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home : opinion : opinion March 23, 2019

3/10/2019 8:35:00 AM
City Elections Not Likely To Change
Councilman Eaddy
Councilman Eaddy
Councilman Jetton; Councilman Watson
Councilman Jetton; Councilman Watson

Wayne Howard
Staff Writer


The Lincolnton City Council passed a resolution at its Thursday night (March 7th) meeting asking the NC General Assembly to repeal the local legislation that changed Lincolnton's City Elections to even-numbered years instead of odd-numbered years like most other municipalities in the state.

Councilman Marty Eaddy made the motion, and the resolution was approved on a 3-1 vote with Roby Jetton, the only Republican on the City Council, casting the only 'no' vote.

Eaddy said the proposed change to even-numbered year elections was approved by the City Council only because it was assumed that the General Assembly would pass a bill moving all city elections in the state to even-numbered years.  That bill was not passed, but Lincolnton's election change was approved in June 2017.

Eaddy said the change causes confusion on the part of voters and minimizes the importance of the City election since it now occurs at the same time as elections for Sheriff, County Commissioners, the State Senate and House, Congress, and President depending on the year.  

Jetton noted that moving the election to even-numbered years saved the City $28,000 that it would otherwise have had to pay for a separate odd-numbered year election.  

Jetton also said he didn't think there was any confusion on the part of voters.

Councilman Dr. Jim Watson, who won a narrow victory over Fred Jarrett in one of last Fall's races, said there certainly was some confusion--many of the people with whom he talked in campaigning weren't sure whether they lived in the City or not.  "They had Lincolnton addresses and they lived in Lincolnton township, but they weren't certain about whether they lived in the city of Lincolnton."  There was also some confusion on the part of the Elections Office--which failed to give City Election ballots to residents of an apartment complex on Buffalo Shoals Road that had been annexed into the city.  That faux pas resulted in an election challenge by Jarrett that was dismissed by the Elections Board because their votes wouldn't have been enough to change the outcome of the election.

The real truth--around which Eaddy and Jetton danced but neither spoke about--is that the reason the Democrats want the elections moved back to odd-numbered years and the Republicans don't is because the Dems believe they'll fare better in odd-numbered year elections.  Republicans, who are outnumbered in the City although outnumber Democrats in the county as a whole, have been known to skip the City election while they tend to vote in greater numbers in the other elections.  

So it's all about politics--and that's the reason the resolution won't accomplish anything, the General Assembly won't approve the repeal of the change in Lincolnton's elections.  One prominent Democrat told us, "Jason Saine might or might not introduce the repeal proposal, but even if he does, he'll work to make sure it doesn't pass.  The Republican Party doesn't want it!"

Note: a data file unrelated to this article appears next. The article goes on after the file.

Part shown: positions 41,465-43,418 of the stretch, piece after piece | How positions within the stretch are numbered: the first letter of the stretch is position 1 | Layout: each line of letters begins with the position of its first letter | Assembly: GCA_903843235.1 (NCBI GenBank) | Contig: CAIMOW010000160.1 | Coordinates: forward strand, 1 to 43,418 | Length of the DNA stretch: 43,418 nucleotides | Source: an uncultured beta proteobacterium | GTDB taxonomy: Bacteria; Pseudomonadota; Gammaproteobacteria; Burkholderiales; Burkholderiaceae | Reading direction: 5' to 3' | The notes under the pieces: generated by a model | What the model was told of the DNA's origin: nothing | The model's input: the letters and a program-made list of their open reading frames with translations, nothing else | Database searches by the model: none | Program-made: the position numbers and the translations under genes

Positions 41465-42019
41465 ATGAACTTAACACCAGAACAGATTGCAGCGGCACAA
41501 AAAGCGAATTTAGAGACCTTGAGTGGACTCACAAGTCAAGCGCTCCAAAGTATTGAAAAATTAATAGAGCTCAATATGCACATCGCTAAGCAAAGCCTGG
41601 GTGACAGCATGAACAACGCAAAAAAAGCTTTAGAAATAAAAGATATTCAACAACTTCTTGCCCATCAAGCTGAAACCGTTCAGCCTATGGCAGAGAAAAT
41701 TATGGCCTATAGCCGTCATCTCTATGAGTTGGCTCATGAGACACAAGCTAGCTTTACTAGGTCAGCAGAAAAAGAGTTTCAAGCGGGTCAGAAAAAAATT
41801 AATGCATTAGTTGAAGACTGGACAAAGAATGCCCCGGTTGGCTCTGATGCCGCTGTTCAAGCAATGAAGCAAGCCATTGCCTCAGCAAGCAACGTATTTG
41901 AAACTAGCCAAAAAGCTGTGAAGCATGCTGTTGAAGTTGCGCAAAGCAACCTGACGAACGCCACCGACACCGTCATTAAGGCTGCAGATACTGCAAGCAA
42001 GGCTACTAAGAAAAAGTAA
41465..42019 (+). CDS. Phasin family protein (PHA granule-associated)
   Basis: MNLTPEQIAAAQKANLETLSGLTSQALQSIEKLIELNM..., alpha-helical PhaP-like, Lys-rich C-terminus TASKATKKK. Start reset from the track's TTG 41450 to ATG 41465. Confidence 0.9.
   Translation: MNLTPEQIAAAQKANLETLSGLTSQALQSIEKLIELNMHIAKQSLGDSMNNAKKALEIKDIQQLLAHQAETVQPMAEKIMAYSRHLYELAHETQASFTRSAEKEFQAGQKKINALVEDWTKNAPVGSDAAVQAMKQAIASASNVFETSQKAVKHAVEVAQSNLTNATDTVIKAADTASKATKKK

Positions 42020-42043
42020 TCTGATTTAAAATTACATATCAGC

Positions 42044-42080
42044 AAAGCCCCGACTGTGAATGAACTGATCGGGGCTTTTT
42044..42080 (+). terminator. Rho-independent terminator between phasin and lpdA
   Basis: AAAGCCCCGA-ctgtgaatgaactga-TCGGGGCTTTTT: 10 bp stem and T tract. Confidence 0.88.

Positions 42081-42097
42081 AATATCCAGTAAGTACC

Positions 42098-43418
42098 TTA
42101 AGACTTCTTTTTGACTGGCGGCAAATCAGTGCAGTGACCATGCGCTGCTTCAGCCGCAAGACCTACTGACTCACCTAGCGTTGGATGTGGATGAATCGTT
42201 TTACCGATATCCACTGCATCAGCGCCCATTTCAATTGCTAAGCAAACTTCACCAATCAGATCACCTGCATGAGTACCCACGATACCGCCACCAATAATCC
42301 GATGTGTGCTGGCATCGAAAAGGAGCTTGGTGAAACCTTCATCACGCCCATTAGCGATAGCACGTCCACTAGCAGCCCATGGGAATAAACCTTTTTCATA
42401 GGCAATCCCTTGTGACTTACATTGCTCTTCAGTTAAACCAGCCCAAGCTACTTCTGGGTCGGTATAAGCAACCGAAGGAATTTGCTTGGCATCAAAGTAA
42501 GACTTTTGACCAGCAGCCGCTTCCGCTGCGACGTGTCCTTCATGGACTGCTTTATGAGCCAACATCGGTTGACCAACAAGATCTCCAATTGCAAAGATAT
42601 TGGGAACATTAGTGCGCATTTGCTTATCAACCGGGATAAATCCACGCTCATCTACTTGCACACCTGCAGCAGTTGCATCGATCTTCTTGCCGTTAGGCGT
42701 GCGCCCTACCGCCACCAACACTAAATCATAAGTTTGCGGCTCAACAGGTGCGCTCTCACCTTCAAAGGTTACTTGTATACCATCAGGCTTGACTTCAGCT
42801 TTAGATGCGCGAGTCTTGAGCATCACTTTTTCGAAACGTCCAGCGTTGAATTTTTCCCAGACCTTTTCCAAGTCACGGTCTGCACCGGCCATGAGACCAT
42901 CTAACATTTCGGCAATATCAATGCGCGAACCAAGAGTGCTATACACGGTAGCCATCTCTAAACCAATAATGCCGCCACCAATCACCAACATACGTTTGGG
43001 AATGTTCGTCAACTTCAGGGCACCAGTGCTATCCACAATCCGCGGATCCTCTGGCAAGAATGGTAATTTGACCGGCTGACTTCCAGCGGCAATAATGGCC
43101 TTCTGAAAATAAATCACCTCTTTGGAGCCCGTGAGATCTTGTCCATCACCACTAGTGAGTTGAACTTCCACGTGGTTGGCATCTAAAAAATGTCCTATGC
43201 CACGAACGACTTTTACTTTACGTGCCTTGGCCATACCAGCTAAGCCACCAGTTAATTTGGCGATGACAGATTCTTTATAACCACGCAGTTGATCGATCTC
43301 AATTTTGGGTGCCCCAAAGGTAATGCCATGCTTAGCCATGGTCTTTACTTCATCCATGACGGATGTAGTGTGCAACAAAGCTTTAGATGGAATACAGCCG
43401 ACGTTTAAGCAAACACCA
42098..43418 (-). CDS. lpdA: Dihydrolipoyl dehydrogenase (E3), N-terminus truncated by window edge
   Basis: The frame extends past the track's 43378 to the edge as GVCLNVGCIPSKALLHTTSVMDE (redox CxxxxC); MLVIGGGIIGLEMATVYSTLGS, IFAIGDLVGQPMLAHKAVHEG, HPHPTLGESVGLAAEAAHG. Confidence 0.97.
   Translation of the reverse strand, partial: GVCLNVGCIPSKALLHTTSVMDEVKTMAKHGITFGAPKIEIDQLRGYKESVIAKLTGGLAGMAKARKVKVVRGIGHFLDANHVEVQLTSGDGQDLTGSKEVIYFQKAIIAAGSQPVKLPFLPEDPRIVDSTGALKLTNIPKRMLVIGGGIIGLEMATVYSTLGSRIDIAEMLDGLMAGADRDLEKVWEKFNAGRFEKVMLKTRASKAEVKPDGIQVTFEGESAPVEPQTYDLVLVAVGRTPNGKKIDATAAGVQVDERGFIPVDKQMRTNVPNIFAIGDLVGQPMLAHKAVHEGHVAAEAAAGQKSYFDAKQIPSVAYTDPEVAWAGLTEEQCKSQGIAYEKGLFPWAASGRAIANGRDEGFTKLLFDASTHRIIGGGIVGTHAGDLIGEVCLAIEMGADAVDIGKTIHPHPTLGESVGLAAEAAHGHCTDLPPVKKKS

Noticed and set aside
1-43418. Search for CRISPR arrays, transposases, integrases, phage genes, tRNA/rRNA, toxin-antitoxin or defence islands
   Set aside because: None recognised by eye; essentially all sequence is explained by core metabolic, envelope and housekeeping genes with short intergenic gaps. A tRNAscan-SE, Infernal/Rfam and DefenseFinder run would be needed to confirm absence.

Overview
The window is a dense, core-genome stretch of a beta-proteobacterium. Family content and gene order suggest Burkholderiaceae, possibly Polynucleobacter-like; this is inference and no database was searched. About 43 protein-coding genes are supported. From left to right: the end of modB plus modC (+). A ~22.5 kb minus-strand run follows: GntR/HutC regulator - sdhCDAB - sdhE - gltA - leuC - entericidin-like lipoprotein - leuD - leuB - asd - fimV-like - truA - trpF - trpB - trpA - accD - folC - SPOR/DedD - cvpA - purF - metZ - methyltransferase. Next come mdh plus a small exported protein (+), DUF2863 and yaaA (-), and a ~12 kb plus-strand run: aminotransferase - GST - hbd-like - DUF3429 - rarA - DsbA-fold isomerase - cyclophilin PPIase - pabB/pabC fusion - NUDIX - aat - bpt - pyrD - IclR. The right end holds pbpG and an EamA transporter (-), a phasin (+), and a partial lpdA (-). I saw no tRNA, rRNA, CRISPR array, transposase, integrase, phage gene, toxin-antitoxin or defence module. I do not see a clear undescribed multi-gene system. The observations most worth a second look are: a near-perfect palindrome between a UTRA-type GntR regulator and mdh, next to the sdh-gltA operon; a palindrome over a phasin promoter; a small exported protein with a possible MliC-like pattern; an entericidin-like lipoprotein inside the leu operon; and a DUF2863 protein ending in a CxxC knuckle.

Lincolnton thus remains a bit of an oddball.  It's one of only eight North Carolina municipalities that have partisan city elections.  All of the others are much larger cities.  It's also one of less than a dozen that have city elections in even-numbered years.  All of the others are smaller.  
The City Council also approved another resolution on Thursday, one asking the General Assembly to maintain North Carolina's current system of liquor laws.  North Carolina is one of seven states where ABC stores owned by the state sell liquor.  There are 10 other states who have state control of the sale and distribution of liquor.

Local ABC laws vary. In North Carolina, some counties have ABC stores and local ABC boards who control them.  Some cities (like Lincolnton) have their own ABC boards.  One of the reasons is that in some cases, cities approved liquor sales long before counties.  Lincolnton has had an ABC store since 1967, but liquor-by-the-drink didn't come about until the 1980s.  There's also a Lincoln County ABC board and county ABC stores.  In one North Carolina county, there are nine local ABC boards.

The General Assembly has once again been talking about something that former Governor Pat McCrory had as a part of his campaign agenda but never acted to get passed--privatization of liquor sales.  

Aside from the Libertarian and capitalist idea of removing government controls where possible, the big reasons (the ones that really matter) for possible change are money and power.  

Liquor provides over a billion dollars in revenue each year in North Carolina--about 30% of that goes to the state's General Fund; the rest includes a significant amount to the cities and counties who have ABC stores.  Some rural counties don't actually turn any significant profit on liquor sales.  Most urban areas (cities and counties) do.  

Control over ABC sales is also at stake.  Privatization would shift the power to the state level (along with more of the money).  Short of privatization, another proposal is to make each county have only one ABC board--which would likely reduce the amount of money going to the cities and shift control to the counties.  

Lincolnton is in line with the rest of the cities in the state who want to keep things the way they are, and this resolution is likely to be successful--not because Lincolnton's City Council wants it, but because almost all of the cities in the state will join them in fighting to keep it that way.



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